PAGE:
1. Benjamin Markovits can really write. Imposture is quite good, though a bit uneasy in tone. But Either Side of Winter is strikingly well-written.
2. Chris Morris's role as modern prophet or, if you will, Cassandra, continues. The RSPCA have a somewhat ill-judged advert aimed at the Young People, based on X-Factor style phone-ins. It's compellingly reminiscent of BrassEye's Animals episode (which you can currently download for free on 4OD); for example, it has Simon Cowell saying about some dog being dumped in a ditch "It's one of the worst things I've ever heard" before admitting at the end "These aren't real cases". Also, doesn't the channel 4 retrospective on More 4 remind you of The Day Today's Attitudes Night?
3. Charlie Brooker says Mykola Pawluk is a man. I used to imagine the interesting life of Mykola Pawluk when I was a teenager, and think maybe I could do something like that, and the fact that he's a man shouldn't make a difference but somehow does. Bad me.
4. I read Anne Somerset's Unnatural Murder, about the Overbury poisoning case at the court of James I. It goes into a bit too much detail about the actual events of Overbury's death, which seem pretty unrecoverable at this distance, but there's some very interesting stuff about the court of James I. I hadn't realised that Cotton, antiquarian hero, was so compromised by it all, helping Carr to alter the dates on letters, and using his fantastic library to draft a historically-correct pardon for Carr to try to charm the king into signing. Also the fact that the queen and the archbishop of Canterbury were involved in dangling young beautiful Villiers before the king's eyes in the hope that he would displace the obnoxious Carr as favourite is a bit disconcerting. They got more than they bargained for, obviously.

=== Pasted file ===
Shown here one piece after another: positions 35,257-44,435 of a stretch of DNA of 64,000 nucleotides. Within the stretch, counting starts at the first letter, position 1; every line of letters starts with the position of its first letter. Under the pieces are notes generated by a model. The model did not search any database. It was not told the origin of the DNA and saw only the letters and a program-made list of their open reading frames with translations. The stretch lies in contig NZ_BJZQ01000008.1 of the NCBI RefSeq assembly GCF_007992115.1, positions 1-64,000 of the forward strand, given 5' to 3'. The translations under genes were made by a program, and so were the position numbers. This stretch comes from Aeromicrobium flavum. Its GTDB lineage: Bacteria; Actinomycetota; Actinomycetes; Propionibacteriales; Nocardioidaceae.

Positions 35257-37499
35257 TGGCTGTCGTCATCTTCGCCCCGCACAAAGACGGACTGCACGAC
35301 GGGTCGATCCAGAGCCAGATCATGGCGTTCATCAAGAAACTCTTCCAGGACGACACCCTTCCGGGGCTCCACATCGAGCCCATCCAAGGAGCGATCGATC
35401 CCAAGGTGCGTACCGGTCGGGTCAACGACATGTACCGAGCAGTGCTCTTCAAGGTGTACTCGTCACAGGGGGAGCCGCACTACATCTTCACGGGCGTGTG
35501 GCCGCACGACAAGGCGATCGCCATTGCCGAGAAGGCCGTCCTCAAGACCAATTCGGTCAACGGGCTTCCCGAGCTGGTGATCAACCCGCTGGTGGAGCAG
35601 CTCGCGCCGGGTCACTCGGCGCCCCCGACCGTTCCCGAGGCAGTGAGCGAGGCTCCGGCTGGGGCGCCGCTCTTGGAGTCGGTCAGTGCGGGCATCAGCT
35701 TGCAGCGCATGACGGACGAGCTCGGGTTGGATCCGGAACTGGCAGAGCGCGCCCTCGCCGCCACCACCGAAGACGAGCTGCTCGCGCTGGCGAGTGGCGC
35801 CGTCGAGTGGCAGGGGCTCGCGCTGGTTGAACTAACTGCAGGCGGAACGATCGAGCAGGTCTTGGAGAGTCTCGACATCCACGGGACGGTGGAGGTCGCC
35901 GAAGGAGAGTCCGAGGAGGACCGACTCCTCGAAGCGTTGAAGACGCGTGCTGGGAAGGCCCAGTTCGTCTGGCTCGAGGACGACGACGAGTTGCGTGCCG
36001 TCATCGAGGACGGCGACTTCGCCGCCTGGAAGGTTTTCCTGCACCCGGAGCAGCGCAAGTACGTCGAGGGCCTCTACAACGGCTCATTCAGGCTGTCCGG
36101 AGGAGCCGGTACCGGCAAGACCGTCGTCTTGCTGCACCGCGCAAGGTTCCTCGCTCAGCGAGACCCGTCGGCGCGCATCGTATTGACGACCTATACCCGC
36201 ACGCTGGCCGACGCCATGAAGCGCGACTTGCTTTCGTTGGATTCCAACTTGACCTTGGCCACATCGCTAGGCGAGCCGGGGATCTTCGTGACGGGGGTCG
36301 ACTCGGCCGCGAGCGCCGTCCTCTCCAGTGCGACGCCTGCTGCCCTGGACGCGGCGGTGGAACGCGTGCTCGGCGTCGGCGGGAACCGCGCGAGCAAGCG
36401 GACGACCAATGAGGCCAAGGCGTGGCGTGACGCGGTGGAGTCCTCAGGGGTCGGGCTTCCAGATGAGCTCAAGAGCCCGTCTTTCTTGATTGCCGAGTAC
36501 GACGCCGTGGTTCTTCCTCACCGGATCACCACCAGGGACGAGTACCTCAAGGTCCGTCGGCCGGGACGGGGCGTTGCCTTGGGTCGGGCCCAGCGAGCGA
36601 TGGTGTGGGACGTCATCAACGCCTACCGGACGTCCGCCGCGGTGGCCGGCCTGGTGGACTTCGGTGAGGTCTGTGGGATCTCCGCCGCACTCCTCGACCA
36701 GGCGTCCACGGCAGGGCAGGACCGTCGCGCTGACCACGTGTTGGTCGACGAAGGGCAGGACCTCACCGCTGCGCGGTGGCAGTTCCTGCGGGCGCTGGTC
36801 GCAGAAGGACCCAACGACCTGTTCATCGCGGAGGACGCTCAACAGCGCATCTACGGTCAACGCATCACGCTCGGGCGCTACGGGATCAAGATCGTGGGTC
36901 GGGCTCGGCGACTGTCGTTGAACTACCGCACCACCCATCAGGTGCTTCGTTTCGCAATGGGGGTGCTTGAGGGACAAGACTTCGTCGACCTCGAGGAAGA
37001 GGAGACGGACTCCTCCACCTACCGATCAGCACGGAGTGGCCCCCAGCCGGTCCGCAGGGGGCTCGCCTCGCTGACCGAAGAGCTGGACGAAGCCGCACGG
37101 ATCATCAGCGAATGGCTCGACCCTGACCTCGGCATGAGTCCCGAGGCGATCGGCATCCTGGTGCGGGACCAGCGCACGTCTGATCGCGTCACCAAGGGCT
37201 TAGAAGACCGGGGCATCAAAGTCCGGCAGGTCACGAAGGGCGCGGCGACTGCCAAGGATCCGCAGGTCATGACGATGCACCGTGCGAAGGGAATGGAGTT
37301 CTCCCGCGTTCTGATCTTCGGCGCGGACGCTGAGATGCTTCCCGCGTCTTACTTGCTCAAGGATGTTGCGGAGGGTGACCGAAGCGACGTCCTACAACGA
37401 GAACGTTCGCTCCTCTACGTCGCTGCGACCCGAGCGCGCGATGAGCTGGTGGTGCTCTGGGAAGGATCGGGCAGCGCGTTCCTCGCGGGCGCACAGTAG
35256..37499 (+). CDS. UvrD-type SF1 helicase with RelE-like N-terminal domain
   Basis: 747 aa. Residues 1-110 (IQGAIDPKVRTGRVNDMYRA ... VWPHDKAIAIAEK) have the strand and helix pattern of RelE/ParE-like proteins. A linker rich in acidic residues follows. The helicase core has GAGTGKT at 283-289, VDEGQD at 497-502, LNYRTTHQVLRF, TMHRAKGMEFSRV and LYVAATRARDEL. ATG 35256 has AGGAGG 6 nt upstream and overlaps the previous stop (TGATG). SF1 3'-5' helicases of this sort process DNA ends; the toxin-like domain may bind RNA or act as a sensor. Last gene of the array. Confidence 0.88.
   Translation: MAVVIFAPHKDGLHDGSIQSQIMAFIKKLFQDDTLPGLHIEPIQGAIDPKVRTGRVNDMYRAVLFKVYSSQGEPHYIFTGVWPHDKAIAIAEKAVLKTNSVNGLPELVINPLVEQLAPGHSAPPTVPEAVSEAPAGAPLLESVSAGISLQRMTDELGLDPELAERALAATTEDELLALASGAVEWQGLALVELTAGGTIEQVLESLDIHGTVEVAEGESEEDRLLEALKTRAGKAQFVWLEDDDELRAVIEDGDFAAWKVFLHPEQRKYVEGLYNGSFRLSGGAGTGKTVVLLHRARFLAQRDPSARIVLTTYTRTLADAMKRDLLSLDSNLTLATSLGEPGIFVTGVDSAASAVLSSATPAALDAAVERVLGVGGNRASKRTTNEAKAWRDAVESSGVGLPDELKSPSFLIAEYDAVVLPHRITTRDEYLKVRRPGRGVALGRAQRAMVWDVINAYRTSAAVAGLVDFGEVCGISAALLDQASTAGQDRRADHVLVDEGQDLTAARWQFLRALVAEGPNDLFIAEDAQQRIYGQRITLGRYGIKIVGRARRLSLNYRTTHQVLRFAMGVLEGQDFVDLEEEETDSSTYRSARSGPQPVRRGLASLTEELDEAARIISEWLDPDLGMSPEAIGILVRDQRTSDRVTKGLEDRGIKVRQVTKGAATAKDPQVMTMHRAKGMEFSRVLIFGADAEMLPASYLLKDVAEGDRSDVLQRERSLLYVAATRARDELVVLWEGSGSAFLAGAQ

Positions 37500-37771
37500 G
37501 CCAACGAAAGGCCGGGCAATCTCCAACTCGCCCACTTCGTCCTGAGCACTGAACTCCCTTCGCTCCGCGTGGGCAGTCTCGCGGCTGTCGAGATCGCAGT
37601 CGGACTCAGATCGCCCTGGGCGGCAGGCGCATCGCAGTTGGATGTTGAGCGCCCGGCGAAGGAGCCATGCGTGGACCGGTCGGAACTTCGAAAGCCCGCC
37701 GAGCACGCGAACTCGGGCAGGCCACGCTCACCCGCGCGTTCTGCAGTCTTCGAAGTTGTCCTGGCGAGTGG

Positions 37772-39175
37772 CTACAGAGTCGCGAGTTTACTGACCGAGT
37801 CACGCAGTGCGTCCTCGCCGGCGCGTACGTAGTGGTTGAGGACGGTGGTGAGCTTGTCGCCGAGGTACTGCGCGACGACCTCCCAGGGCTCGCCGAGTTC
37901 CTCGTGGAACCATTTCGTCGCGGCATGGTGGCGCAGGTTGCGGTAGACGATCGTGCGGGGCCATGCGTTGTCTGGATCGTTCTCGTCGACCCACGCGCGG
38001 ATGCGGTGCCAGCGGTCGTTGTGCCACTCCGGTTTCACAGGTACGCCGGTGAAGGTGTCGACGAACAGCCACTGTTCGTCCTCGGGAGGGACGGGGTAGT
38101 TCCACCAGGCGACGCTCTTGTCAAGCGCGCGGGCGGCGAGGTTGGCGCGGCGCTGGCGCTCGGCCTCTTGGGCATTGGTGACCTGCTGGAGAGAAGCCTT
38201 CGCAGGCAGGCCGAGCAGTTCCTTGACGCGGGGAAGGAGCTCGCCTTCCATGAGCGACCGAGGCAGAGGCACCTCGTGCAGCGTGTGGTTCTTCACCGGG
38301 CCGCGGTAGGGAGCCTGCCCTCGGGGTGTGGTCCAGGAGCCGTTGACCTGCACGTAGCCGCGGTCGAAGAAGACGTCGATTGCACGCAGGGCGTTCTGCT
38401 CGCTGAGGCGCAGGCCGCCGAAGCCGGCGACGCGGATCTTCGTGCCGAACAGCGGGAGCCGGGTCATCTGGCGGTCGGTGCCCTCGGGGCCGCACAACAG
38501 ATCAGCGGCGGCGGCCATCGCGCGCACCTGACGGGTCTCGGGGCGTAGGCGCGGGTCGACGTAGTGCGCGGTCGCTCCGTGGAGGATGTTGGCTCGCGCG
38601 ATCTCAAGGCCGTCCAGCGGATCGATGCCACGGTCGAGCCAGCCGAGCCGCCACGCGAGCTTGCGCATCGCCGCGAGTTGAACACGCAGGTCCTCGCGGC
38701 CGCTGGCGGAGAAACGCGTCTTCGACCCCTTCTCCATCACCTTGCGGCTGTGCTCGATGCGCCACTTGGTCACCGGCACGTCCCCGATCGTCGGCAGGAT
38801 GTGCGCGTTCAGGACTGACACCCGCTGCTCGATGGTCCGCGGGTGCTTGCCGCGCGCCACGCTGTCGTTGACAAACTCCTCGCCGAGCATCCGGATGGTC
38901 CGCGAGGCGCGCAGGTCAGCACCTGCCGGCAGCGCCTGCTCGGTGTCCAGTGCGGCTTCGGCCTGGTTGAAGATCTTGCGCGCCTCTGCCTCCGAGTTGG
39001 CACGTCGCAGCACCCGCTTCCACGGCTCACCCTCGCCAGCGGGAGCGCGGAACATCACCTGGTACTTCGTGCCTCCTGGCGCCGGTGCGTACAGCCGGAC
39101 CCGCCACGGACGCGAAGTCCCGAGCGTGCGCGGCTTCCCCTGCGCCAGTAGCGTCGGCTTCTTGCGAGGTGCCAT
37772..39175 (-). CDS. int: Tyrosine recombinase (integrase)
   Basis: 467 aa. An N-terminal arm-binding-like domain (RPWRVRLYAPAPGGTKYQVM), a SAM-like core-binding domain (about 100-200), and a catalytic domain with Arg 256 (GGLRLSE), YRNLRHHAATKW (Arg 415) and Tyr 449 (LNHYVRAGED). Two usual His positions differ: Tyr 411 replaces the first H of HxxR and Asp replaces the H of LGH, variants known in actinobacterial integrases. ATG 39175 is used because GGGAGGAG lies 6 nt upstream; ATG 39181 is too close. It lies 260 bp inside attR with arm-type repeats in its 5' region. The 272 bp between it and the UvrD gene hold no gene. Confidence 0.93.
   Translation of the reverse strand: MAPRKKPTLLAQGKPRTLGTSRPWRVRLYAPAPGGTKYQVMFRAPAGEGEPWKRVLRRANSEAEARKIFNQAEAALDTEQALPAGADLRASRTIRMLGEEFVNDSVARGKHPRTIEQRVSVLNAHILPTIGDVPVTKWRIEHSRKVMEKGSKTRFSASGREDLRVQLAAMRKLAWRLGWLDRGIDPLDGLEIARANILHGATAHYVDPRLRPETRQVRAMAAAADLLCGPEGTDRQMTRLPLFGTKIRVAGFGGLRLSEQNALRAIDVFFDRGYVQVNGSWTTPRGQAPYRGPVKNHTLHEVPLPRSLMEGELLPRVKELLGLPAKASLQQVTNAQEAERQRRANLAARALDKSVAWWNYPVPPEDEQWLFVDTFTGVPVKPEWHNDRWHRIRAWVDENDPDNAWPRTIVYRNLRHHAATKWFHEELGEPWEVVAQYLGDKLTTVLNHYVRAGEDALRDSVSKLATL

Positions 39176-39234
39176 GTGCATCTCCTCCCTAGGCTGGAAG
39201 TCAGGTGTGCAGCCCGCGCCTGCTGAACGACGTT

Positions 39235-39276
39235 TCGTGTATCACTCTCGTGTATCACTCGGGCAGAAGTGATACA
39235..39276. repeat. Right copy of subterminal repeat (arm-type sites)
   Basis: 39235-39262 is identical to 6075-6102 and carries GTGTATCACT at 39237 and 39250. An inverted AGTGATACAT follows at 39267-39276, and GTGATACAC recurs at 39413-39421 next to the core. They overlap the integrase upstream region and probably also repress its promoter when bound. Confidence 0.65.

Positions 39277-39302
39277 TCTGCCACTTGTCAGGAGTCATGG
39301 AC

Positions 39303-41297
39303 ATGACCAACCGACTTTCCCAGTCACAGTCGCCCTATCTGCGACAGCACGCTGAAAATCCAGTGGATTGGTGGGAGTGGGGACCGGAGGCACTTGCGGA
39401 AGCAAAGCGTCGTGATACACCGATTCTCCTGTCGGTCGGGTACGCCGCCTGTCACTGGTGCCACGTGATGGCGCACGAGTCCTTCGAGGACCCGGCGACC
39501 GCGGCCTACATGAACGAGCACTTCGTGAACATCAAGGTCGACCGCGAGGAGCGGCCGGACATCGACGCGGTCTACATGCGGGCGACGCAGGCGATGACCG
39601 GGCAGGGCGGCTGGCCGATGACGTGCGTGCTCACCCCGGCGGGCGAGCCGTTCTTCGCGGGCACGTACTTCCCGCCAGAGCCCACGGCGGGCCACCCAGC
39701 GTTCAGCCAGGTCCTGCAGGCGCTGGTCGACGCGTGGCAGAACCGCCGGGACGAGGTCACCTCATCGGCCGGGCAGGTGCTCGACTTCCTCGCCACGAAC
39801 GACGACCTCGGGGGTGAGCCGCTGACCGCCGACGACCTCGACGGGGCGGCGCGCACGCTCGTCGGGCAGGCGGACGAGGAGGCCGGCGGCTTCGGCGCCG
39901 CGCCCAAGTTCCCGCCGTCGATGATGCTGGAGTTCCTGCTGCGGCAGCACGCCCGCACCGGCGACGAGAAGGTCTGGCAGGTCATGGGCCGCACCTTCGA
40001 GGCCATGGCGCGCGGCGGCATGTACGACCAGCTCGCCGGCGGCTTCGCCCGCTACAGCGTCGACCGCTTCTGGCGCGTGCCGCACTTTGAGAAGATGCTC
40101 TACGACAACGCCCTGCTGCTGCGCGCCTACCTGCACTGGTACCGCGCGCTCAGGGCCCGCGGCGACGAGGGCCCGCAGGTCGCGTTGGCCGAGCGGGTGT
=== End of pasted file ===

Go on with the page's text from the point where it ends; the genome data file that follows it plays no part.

5. More4's Selling Houses is watchable in a grim sort of way. It's about houses which haven't sold though they've been on the market for a while. It involves a pretty unpleasant man sneering at people's decorating taste -- there's some odd decorating taste on display -- and then getting them together with their estate agent and demanding why he or she hadn't pointed out how vile their house looks. Then they paint it all magnolia and sell it for fifty grand less than the asking price.
6. The Living With Teenagers column in the Family section of the Guardian is getting to the stage where one want to do or say something to the mother. The last episode was about her younger son (who is still 16 or 17, not a child) getting in late on a Saturday evening, drunk. Now admittedly he is a bit young to be getting sick-drunk, but she puts him to bed, stays up late worrying about him, and finishes the column with a triumphant bit about how looking after teenagers is like looking after toddlers. Now I never got really drunk, more than just tipsy, until I had left home and come to university (and in the past week many similarly nicely brought-up timid rule-abiding kids have had the same experience here). But I am still certain that the correct way for parents to deal with this sort of thing is a) at the time total British denial. If any comment has to be made it should be along the lines of "I'm sorry you're unwell, would you like an aspirin?". Then if it has been blatant b) the next day a scorching telling off of the have-some-respect-for-your-parents'-house type. They're not toddlers. They deserve some space and respect, and their obnoxiousness should be acknowledged where necessary. Toddlers can't help throwing up and it would be terrible to tell them off for it; teenagers are proto-adults and to act as if they're not responsible for their own actions is to do them an awful disservice which must make them want to smash things and behave even more badly. (There was a girl like that at my church, a few years younger than me, whose parents were the wettest people you can imagine and kept forgiving her as if nothing she did mattered; she got angrier and angrier and eventually pregnant at fifteen.) This boy made a total fool of himself, and his mother acts as if that's no problem and she takes it for granted that he's a fool, and then she doesn't get why he swears at her. Still it's easy for me to say this; I have no teenagers and never will.
7. I'm still loving OneNote and am now using it for all my random notes, which is bad for my RSI and means I can't access them on any computer other than my laptop. Heigh ho.